How Mail in Voting Works


Lately, there is has been alot of talk about mail-in, often referred to as absentee voting.  Most of the talk is about how it is going to ruin the election in November and one party or the other is going to use mail-in ballots to steal the election.  I feel like this scare tactic, especially in global pandemic world we live in, and will hurt voter turn out.  Mail-in voting is great way to avoid the crowds during early and on election day at the polling places.  

Mail-in voting has been done for years, most of the people that use it are the elderly, and college students.  There are alot of people who travel for the jobs that also take advantage of it.  It is great way to ensure that vote is counted even if you cannot get to the polls on election day.  

Here is how it works.

1.  Contact your local board of elections, and request a mail in ballot.
Don't know who to contact? Start here.

2.  The board of elections will verify the information you provided, and make sure you registered to vote, mark in your voting record that you request and were sent a mail in ballot.  The ballot will only be sent to the address in your voting record, if you provide a different address you will be denied.

3.  Receive your ballot in the mail.  

4.  Vote from your kitchen table (or living room, or wherever) 

5.  Insert the ballot into provided envelope and sign your name (just like you do at the polling place) to certify your vote and seal the envelope.  Put that envelope into the mailing envelope provided.

6.  Mail back the ballot.  Ballots must be post marked by election day to count.

7.  Once your ballot is received by your local board of elections.  They will verify the signature with the signature on file in your voting record (just like at the polling place).  Then you are marked as voted, so that you cannot vote again election day.  Your ballot will then be feed into the ballot box & counted, just like at the polling place.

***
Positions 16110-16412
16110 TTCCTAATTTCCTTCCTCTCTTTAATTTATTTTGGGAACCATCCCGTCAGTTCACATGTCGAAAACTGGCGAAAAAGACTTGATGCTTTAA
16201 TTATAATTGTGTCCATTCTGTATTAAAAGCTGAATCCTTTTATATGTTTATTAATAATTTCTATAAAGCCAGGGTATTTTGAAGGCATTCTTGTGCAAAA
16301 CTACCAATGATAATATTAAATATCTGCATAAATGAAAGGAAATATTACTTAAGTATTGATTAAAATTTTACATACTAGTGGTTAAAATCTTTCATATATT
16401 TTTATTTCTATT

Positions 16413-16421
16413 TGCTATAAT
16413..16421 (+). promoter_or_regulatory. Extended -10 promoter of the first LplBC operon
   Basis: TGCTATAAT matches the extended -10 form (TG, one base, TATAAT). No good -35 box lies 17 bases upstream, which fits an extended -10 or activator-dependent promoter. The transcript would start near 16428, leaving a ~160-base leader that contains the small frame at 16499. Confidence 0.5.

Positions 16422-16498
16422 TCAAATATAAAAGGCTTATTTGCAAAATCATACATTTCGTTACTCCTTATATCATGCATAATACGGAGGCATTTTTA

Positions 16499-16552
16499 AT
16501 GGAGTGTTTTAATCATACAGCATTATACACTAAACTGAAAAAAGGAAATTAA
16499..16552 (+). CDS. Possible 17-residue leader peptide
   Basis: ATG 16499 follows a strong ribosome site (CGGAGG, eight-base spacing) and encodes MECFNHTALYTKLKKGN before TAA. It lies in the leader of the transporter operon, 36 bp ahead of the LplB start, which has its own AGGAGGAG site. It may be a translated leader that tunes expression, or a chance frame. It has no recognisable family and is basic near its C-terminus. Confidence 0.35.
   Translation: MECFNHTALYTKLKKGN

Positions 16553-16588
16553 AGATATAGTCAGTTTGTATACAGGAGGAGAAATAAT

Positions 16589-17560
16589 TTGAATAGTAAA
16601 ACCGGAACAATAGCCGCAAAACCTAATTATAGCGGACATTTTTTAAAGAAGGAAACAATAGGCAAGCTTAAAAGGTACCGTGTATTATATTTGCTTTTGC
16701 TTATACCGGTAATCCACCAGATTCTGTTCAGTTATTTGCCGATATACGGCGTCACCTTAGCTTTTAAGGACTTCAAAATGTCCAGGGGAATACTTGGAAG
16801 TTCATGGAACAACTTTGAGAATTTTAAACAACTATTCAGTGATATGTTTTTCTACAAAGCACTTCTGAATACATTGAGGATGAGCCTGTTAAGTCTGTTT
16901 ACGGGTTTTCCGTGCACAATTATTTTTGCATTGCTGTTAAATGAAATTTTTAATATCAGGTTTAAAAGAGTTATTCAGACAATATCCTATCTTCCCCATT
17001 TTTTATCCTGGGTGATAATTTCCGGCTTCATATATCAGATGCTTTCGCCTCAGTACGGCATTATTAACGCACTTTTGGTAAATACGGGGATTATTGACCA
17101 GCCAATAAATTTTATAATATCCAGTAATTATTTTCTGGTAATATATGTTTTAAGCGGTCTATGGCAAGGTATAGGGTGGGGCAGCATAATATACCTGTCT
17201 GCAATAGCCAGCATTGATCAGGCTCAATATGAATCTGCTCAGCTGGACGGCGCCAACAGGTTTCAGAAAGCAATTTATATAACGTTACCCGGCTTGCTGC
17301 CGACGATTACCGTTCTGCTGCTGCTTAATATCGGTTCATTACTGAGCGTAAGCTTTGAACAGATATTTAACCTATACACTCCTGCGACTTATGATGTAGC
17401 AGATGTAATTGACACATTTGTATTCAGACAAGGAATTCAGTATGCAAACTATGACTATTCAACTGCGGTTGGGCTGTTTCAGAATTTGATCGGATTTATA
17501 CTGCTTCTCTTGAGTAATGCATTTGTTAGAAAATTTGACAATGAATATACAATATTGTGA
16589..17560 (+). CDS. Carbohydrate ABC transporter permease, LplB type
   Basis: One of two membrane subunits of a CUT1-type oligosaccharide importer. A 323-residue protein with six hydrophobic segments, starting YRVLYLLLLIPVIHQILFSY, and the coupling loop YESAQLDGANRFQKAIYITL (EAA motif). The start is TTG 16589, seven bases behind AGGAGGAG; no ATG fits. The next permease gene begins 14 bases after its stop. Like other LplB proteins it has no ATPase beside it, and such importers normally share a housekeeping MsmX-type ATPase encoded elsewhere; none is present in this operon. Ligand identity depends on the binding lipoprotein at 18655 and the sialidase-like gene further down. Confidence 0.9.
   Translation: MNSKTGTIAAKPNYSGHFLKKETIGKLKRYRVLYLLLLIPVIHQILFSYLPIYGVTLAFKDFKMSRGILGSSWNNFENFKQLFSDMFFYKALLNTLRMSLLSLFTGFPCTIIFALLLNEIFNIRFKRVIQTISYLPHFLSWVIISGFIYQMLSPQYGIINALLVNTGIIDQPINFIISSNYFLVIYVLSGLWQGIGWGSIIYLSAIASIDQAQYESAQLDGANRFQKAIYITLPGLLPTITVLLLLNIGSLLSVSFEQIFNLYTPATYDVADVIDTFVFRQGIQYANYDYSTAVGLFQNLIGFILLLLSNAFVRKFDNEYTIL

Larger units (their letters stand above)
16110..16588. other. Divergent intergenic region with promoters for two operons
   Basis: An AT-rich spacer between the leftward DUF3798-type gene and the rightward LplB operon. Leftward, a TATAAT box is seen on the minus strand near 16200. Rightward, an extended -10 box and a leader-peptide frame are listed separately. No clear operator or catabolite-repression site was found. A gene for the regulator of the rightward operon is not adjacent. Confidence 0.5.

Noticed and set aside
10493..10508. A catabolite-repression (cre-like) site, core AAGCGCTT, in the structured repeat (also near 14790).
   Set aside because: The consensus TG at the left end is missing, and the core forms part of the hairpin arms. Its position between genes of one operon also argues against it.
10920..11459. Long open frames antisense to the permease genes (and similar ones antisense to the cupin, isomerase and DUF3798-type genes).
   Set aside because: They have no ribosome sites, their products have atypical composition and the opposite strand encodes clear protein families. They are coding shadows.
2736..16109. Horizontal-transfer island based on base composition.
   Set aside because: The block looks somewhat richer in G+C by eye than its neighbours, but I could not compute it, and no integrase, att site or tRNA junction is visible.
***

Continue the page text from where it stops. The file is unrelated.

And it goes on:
That is it, easy.  Now for questions.


Sadly, you do not get a sticker with vote by mail.

What if I request a mail-in ballot, but decide I want to vote on election day? 
This can be done, bring your ballot with you, and surrender it to the election judges at your polling place.  That ballot will be destroyed.  When the election judge pulls up your voting record, they will know you were sent a mail-in ballot.  If you do not surrender that ballot, you will not be able to vote.

Will I need to provide a reason why I am requesting a mail-in ballot?
It does vary from state to state if they require a reason to be provided.  This year maybe an exception because of COVID19, but that would most like be valid, accepted reason.

When should I request a ballot?
As soon as possible, I would suggest even if you are planning on voting in person on election, I would request one.  It is hard to tell what life will be like in November, and if you will feel safe to vote in person.  Typically, you can request a mail-in ballot up to 60 days before an election, but his varies from state to state.


If you have any other questions, please feel free to reach out to me at cyndi@cynfullywonderful.com and I don't know the answer I will find the answer for you.

Wash your hands.  Wear your mask.

~Cyn






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